Peace for the Soul

A common space for harmonic peacemakers

Teacher Education for Peace and Harmony: A Gandhian Perspective

Introduction: It is needless to mention about the role and importance of education in the life of man. Education is the only means for the all-round development of humans. The pathway to human development and prosperity in an inevitable state of peace and harmony follows the lanes of education with the condition that its direction should be right and founded on values. Reformers, thinkers and philosophers of repute, who were also the great teachers in their respective times, guided humanity in the right path. Most of them on the basis of their thoughts and experiences gave exemplary suggestions to make education a prime focus and significance of them cannot be diminished even today. This chain of thought emphasizes desire of Mahatma Gandhi –a great guru, for the complete physical and mental development of man through value education imparted by well trained teachers for his self-reliance, which could pave the way for his true development even in current perspective by ascertaining peace and harmony in society. In this regard a substantial and worthy analysis, which could as a concrete guideline seem adaptable, is required; however, prior to this, familiarity with the meaning and purpose of education is necessary. Moreover, knowing the role and contribution of education in man’s life from Gandhian viewpoint is indispensable.        

Education: The English word education is derived from the Latin word Educare, which further relates to Educere, and is the symbolic of manifestation or expression. This definition reveals the inner capability of man that guides him continuously at various levels. The whole process, which leaves an impact upon the mind, character and physical strength, plays a vital role in human development. It accords continuity to intellect, knowledge and values, which provides the base and scope to education.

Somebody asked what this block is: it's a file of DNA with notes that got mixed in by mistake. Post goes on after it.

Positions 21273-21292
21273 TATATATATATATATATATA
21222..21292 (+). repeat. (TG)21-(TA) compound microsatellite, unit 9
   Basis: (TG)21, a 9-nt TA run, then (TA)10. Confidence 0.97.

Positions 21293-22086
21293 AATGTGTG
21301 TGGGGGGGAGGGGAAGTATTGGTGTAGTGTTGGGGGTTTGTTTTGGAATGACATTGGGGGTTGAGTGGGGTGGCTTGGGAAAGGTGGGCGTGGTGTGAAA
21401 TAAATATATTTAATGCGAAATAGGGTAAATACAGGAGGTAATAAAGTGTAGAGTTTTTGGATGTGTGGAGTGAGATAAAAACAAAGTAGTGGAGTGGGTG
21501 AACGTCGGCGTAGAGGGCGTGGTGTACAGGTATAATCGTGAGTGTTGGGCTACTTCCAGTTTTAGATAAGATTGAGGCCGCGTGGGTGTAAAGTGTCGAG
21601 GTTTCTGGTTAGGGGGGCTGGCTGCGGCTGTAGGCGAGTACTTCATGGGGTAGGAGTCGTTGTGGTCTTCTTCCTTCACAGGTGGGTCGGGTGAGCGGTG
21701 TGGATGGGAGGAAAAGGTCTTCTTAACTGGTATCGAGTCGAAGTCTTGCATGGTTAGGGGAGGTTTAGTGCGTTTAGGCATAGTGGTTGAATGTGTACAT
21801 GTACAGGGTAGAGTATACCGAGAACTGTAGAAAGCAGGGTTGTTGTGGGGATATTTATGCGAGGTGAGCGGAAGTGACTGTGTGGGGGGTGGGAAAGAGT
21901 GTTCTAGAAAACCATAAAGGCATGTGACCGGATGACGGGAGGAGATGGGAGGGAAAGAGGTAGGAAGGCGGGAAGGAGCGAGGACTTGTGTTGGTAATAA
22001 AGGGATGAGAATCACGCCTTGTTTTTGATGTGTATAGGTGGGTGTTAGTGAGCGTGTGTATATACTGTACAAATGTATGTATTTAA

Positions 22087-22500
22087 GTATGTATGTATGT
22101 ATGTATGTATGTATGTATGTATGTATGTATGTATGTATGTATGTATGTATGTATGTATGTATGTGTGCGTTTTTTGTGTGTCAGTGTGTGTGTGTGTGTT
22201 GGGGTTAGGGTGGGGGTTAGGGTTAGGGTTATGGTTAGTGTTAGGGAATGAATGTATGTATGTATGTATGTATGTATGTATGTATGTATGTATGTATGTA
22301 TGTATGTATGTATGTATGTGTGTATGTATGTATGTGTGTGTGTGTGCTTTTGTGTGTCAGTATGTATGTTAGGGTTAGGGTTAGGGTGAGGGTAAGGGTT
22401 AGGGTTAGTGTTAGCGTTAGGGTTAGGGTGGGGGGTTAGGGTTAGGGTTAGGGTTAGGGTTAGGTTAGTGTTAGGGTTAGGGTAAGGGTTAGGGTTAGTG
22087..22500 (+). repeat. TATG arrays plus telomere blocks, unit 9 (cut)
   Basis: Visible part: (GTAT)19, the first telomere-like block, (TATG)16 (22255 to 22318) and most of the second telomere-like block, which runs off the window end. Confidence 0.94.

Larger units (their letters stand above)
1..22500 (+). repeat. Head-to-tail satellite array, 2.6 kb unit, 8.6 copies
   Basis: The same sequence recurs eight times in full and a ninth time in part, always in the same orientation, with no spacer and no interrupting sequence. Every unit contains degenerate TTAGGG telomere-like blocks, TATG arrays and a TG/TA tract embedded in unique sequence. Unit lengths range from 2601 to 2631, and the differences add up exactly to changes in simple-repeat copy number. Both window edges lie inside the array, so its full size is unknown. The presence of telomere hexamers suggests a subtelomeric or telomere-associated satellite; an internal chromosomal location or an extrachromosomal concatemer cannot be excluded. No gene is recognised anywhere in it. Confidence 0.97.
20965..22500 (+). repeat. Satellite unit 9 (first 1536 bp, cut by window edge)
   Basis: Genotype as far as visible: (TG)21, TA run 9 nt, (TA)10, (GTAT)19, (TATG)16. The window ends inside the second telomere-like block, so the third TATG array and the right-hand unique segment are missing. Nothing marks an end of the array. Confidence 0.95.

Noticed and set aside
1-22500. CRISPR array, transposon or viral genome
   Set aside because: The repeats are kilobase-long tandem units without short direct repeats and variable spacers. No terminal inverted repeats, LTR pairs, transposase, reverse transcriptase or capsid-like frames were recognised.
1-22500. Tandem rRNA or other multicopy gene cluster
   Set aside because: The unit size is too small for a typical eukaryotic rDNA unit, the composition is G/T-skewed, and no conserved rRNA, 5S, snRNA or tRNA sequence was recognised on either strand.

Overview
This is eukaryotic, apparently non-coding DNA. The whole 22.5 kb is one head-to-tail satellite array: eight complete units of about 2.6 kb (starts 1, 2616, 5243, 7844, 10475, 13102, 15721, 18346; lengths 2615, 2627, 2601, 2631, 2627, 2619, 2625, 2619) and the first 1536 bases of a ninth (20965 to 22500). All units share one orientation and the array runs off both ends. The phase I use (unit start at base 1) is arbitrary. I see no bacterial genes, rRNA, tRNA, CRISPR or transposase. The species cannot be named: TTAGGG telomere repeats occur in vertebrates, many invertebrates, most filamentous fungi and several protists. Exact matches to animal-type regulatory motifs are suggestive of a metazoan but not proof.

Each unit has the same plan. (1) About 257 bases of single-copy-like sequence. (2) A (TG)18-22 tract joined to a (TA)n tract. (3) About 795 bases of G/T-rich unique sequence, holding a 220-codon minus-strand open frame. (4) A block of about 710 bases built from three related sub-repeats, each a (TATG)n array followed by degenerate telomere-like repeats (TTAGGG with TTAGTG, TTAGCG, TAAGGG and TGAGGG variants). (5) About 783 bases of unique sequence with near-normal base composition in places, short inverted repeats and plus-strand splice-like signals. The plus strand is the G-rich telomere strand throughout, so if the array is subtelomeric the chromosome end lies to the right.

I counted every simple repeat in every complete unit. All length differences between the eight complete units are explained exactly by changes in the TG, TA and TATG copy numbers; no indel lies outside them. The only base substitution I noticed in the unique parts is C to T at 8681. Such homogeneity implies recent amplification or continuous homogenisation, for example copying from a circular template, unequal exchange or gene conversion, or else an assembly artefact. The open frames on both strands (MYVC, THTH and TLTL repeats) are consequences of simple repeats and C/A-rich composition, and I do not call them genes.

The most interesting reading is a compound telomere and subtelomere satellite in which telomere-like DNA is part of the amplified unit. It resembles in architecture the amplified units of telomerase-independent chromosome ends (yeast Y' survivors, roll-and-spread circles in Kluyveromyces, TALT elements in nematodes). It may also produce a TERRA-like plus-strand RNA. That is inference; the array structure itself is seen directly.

If we analyze education from the Indian viewpoint, education [Shiksha] is one of the six Vedangas. [the six auxiliary disciplines traditionally associated with the study and understanding of the VedasShiksha , Kalpa –ritual, Vyakarna –grammar , Nirukta –etymology , Chandas –meter  and Jyotisha –astronomy]. Clarity of understanding and systematic method or the orders, which are the basics for the all-round development of one’s personality, are within its domain. Hence, the educational process is fully dedicated to continuity; it is for growth or for accumulation; it is the means to lead a human being on the pathway to prosperity in prevailing circumstances on the basis of knowledge and accomplishments.

Categorically, education is the sole basis of achieving one’s purpose in life. The importance of education in man’s life as has been said already cannot be described in words. The essence of all the ancient scriptures, messages of scholars and thinkers of repute have always emphatically expounded the significance of education in human life. Enlightening people of the importance of education in all walks of life, and in particular, its role in making life prosperous under the prevailing circumstances they have examined the implications in the absence of true education. In this regard the following Shloka from an oldest Hindu scripture is worth quoting here: